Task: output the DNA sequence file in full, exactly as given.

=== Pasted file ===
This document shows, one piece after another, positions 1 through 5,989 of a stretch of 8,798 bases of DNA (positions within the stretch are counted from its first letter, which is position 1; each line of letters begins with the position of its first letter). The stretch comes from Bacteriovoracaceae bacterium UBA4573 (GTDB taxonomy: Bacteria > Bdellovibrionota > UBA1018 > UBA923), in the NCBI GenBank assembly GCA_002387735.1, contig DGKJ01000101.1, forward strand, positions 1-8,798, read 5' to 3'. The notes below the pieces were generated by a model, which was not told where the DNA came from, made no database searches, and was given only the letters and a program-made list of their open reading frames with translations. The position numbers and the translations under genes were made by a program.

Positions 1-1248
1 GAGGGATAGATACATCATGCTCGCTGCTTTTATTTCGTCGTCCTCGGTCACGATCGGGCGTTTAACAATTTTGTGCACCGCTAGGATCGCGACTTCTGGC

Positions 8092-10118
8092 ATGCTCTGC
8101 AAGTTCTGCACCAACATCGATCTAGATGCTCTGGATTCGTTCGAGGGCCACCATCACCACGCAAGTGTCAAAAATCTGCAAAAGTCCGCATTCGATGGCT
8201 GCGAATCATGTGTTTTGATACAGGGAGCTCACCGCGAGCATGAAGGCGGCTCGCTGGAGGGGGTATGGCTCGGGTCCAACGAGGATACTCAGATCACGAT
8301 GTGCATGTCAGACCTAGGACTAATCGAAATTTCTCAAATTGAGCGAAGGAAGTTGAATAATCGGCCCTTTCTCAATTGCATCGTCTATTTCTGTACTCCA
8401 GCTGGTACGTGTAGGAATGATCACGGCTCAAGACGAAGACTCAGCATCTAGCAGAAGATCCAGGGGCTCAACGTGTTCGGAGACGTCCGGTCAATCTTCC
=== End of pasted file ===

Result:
This document shows, one piece after another, positions 1 through 5,989 of a stretch of 8,798 bases of DNA (positions within the stretch are counted from its first letter, which is position 1; each line of letters begins with the position of its first letter). The stretch comes from Bacteriovoracaceae bacterium UBA4573 (GTDB taxonomy: Bacteria > Bdellovibrionota > UBA1018 > UBA923), in the NCBI GenBank assembly GCA_002387735.1, contig DGKJ01000101.1, forward strand, positions 1-8,798, read 5' to 3'. The notes below the pieces were generated by a model, which was not told where the DNA came from, made no database searches, and was given only the letters and a program-made list of their open reading frames with translations. The position numbers and the translations under genes were made by a program.

Positions 1-1248
1 GAGGGATAGATACATCATGCTCGCTGCTTTTATTTCGTCGTCCTCGGTCACGATCGGGCGTTTAACAATTTTGTGCACCGCTAGGATCGCGACTTCTGGC

Positions 8092-10118
8092 ATGCTCTGC
8101 AAGTTCTGCACCAACATCGATCTAGATGCTCTGGATTCGTTCGAGGGCCACCATCACCACGCAAGTGTCAAAAATCTGCAAAAGTCCGCATTCGATGGCT
8201 GCGAATCATGTGTTTTGATACAGGGAGCTCACCGCGAGCATGAAGGCGGCTCGCTGGAGGGGGTATGGCTCGGGTCCAACGAGGATACTCAGATCACGAT
8301 GTGCATGTCAGACCTAGGACTAATCGAAATTTCTCAAATTGAGCGAAGGAAGTTGAATAATCGGCCCTTTCTCAATTGCATCGTCTATTTCTGTACTCCA
8401 GCTGGTACGTGTAGGAATGATCACGGCTCAAGACGAAGACTCAGCATCTAGCAGAAGATCCAGGGGCTCAACGTGTTCGGAGACGTCCGGTCAATCTTCC